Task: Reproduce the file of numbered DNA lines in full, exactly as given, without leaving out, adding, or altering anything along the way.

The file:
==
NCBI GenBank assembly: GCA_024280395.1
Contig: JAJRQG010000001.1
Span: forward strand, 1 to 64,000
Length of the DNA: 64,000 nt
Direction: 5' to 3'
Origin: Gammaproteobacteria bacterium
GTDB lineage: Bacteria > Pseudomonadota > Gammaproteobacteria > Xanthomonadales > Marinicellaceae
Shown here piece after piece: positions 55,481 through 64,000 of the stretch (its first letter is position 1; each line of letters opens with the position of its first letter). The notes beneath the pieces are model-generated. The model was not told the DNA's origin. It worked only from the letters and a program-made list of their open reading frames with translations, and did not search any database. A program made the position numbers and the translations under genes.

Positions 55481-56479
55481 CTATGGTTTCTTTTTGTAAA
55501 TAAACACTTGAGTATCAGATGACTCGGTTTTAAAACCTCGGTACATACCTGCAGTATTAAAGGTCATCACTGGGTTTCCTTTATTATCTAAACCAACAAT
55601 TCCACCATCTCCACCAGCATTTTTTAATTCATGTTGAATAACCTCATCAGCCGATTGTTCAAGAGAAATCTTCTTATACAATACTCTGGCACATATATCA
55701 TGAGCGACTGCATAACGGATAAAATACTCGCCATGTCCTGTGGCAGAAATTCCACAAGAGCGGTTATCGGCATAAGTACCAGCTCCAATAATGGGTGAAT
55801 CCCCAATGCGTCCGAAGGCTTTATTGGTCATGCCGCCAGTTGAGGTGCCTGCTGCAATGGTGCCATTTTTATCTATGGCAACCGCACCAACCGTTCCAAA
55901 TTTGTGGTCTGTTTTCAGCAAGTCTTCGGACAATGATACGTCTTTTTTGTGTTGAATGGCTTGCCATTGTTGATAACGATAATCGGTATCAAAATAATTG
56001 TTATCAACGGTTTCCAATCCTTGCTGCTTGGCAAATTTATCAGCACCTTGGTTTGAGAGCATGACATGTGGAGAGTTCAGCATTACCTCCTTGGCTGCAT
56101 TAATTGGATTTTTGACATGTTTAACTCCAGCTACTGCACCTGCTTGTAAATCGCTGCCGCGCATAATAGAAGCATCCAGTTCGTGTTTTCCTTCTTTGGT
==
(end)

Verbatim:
NCBI GenBank assembly: GCA_024280395.1
Contig: JAJRQG010000001.1
Span: forward strand, 1 to 64,000
Length of the DNA: 64,000 nt
Direction: 5' to 3'
Origin: Gammaproteobacteria bacterium
GTDB lineage: Bacteria > Pseudomonadota > Gammaproteobacteria > Xanthomonadales > Marinicellaceae
Shown here piece after piece: positions 55,481 through 64,000 of the stretch (its first letter is position 1; each line of letters opens with the position of its first letter). The notes beneath the pieces are model-generated. The model was not told the DNA's origin. It worked only from the letters and a program-made list of their open reading frames with translations, and did not search any database. A program made the position numbers and the translations under genes.

Positions 55481-56479
55481 CTATGGTTTCTTTTTGTAAA
55501 TAAACACTTGAGTATCAGATGACTCGGTTTTAAAACCTCGGTACATACCTGCAGTATTAAAGGTCATCACTGGGTTTCCTTTATTATCTAAACCAACAAT
55601 TCCACCATCTCCACCAGCATTTTTTAATTCATGTTGAATAACCTCATCAGCCGATTGTTCAAGAGAAATCTTCTTATACAATACTCTGGCACATATATCA
55701 TGAGCGACTGCATAACGGATAAAATACTCGCCATGTCCTGTGGCAGAAATTCCACAAGAGCGGTTATCGGCATAAGTACCAGCTCCAATAATGGGTGAAT
55801 CCCCAATGCGTCCGAAGGCTTTATTGGTCATGCCGCCAGTTGAGGTGCCTGCTGCAATGGTGCCATTTTTATCTATGGCAACCGCACCAACCGTTCCAAA
55901 TTTGTGGTCTGTTTTCAGCAAGTCTTCGGACAATGATACGTCTTTTTTGTGTTGAATGGCTTGCCATTGTTGATAACGATAATCGGTATCAAAATAATTG
56001 TTATCAACGGTTTCCAATCCTTGCTGCTTGGCAAATTTATCAGCACCTTGGTTTGAGAGCATGACATGTGGAGAGTTCAGCATTACCTCCTTGGCTGCAT
56101 TAATTGGATTTTTGACATGTTTAACTCCAGCTACTGCACCTGCTTGTAAATCGCTGCCGCGCATAATAGAAGCATCCAGTTCGTGTTTTCCTTCTTTGGT